The deadline for income taxes for most taxpayers is April 15. This is also true of businesses that have incorporated as a sole proprietorship or LLC. Income tax is also due on April 15 for C Corporations. C Corps will need to file Form 1120

In 2021, April 15 is also the last day to request a six-month tax extension for C Corporations filing income tax returns. (Please note the extension deadline for S Corps and partnerships is March 15.) Request the extension as soon as you are able, depending on your business and its tax circumstances. Then, remember to file taxes according to the six-month extension.

[Related: 5 Reasons Why You Should File for a Tax Extension]

Meet with a tax professional

In 2018, the Tax Cuts and Jobs Act (passed in December 2017) had a significant impact on the existing tax code. Some of these changes included new rules for pass-through entities, like LLCs, and lower corporate tax rates. Many small business owners sought advice from accountants, CPAs, and tax professionals that could assist them with questions relating to tax reform. Even if they felt confident doing their taxes on their own, there were still plenty of questions to ask to ensure taxes were filed properly. 

The good news is that there has not been a major tax legislation change for a few years. However, Covid-19 has changed the way we work and it’s incumbent to meet with an accountant, CPA, or tax professional to ask any questions you may have before filing taxes. 

Some of these questions may include covering the following topics:

  • What qualifies as a tax deduction? Traditionally, small businesses have been able to write off business expenses that include everything from home office space to employee salaries. However, some of these business expenses have shifted due to the Covid-19 environment. Business travel, for instance, may have less opportunities for write-offs since many entrepreneurs have been working from home. Explore what may and may not qualify for a deduction in 2020 with your tax professional.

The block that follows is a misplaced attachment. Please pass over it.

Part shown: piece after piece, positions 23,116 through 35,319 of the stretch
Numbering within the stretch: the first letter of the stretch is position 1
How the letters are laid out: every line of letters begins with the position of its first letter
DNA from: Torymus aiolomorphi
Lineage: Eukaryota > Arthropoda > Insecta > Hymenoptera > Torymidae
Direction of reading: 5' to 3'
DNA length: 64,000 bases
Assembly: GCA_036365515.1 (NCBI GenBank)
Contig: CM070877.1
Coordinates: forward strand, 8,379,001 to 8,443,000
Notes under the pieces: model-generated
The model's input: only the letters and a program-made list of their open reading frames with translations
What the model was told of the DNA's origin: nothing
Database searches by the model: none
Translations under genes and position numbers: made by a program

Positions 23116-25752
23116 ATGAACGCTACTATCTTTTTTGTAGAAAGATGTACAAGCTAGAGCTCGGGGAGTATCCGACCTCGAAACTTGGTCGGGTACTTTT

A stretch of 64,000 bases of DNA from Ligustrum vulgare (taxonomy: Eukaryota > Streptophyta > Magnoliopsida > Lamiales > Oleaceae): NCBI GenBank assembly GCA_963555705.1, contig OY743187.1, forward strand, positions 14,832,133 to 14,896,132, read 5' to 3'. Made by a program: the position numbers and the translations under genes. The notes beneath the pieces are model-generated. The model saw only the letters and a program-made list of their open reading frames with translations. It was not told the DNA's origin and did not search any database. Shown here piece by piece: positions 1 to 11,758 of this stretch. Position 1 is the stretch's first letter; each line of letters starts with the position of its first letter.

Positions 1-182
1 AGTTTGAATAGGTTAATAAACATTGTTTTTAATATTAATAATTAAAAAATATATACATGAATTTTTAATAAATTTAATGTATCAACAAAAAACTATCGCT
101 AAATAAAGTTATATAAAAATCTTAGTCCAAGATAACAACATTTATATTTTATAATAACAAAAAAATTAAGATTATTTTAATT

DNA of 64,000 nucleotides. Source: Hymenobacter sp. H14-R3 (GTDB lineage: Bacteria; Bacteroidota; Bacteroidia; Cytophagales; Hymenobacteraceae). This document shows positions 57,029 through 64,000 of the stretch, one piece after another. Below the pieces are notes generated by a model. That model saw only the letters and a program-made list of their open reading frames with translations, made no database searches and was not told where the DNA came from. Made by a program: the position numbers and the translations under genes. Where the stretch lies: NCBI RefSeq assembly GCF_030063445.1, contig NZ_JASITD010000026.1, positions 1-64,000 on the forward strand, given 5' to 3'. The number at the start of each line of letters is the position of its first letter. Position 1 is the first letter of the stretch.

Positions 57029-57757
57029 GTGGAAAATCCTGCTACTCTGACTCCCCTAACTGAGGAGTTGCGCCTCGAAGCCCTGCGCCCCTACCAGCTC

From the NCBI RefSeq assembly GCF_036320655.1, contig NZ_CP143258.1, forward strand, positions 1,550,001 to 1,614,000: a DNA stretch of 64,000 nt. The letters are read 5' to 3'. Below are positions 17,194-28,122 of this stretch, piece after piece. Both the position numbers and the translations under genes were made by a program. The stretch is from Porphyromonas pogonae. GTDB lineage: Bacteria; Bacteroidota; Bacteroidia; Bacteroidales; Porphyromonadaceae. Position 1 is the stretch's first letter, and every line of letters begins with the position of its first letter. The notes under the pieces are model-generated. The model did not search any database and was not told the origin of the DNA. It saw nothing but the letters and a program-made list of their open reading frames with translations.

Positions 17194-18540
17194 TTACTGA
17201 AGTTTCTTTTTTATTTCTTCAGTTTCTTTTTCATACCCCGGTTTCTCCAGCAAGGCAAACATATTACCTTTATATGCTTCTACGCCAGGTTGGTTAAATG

• What if I moved out of state in 2020? If you moved in 2020 to work from a different state due to Covid-19, what does that look like for your taxes? What if you embraced a digital nomad lifestyle and worked across the country while traveling in a camper? Will you need to file taxes for multiple states? 
  • I received aid through the CARES Act. How will this change filing my taxes? Make sure to bring along documentation to your CPA and request filing assistance if you are unsure of what to do next.
  • How do I file for a tax extension? Earlier, I mentioned the deadline dates for tax extension filing. If you have never filed for a tax extension and know that your business needs it, you may consult a tax professional about getting started.
  • Will any of the tax payment deadlines be extended? It is possible that this could happen. In 2020, the April 15 tax deadline was delayed to July 15 due to Covid-19. Ask your tax professional if any of the tax deadlines you have for your business may be subject to change. 

[Related: Does My Side Business Affect My Taxes?]

Keep thinking about taxes year-round

In terms of what to expect when it comes to business taxes, I would recommend coming prepared. 

Doing a bit of prep work in advance can make all the difference in ensuring tax season is bearable as a business owner. Organize your paperwork, keep your receipts handy, and file documents ahead of their deadlines. Focus on what is expected of your business each quarter and file accordingly.

Deborah Sweeney is the CEO of which provides online legal filing services for entrepreneurs and businesses, startup bundles that include corporation and LLC formation, registered agent services, DBAs, and trademark and copyright filing services. You can find MyCorporation on Twitter at @MyCorporation.